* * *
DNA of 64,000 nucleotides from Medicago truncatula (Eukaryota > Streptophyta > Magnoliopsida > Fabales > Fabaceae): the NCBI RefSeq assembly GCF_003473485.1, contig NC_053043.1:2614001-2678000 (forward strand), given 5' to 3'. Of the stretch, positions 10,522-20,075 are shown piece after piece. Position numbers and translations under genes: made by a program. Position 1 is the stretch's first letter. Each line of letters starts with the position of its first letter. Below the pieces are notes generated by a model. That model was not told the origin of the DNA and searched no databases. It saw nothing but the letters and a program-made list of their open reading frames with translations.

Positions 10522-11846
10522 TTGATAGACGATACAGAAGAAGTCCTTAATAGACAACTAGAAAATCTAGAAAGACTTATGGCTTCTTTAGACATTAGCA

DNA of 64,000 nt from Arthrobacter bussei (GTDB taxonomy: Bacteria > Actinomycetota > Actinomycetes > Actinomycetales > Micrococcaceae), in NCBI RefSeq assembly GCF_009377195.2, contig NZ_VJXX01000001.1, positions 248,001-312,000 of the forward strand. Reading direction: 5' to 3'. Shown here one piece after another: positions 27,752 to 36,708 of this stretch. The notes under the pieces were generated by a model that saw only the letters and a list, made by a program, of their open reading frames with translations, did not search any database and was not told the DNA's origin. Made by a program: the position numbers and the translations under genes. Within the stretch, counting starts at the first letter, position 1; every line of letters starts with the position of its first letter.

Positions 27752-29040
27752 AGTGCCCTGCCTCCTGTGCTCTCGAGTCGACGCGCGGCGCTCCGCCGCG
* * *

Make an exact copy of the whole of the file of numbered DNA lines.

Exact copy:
DNA of 64,000 nucleotides from Medicago truncatula (Eukaryota > Streptophyta > Magnoliopsida > Fabales > Fabaceae): the NCBI RefSeq assembly GCF_003473485.1, contig NC_053043.1:2614001-2678000 (forward strand), given 5' to 3'. Of the stretch, positions 10,522-20,075 are shown piece after piece. Position numbers and translations under genes: made by a program. Position 1 is the stretch's first letter. Each line of letters starts with the position of its first letter. Below the pieces are notes generated by a model. That model was not told the origin of the DNA and searched no databases. It saw nothing but the letters and a program-made list of their open reading frames with translations.

Positions 10522-11846
10522 TTGATAGACGATACAGAAGAAGTCCTTAATAGACAACTAGAAAATCTAGAAAGACTTATGGCTTCTTTAGACATTAGCA

DNA of 64,000 nt from Arthrobacter bussei (GTDB taxonomy: Bacteria > Actinomycetota > Actinomycetes > Actinomycetales > Micrococcaceae), in NCBI RefSeq assembly GCF_009377195.2, contig NZ_VJXX01000001.1, positions 248,001-312,000 of the forward strand. Reading direction: 5' to 3'. Shown here one piece after another: positions 27,752 to 36,708 of this stretch. The notes under the pieces were generated by a model that saw only the letters and a list, made by a program, of their open reading frames with translations, did not search any database and was not told the DNA's origin. Made by a program: the position numbers and the translations under genes. Within the stretch, counting starts at the first letter, position 1; every line of letters starts with the position of its first letter.

Positions 27752-29040
27752 AGTGCCCTGCCTCCTGTGCTCTCGAGTCGACGCGCGGCGCTCCGCCGCG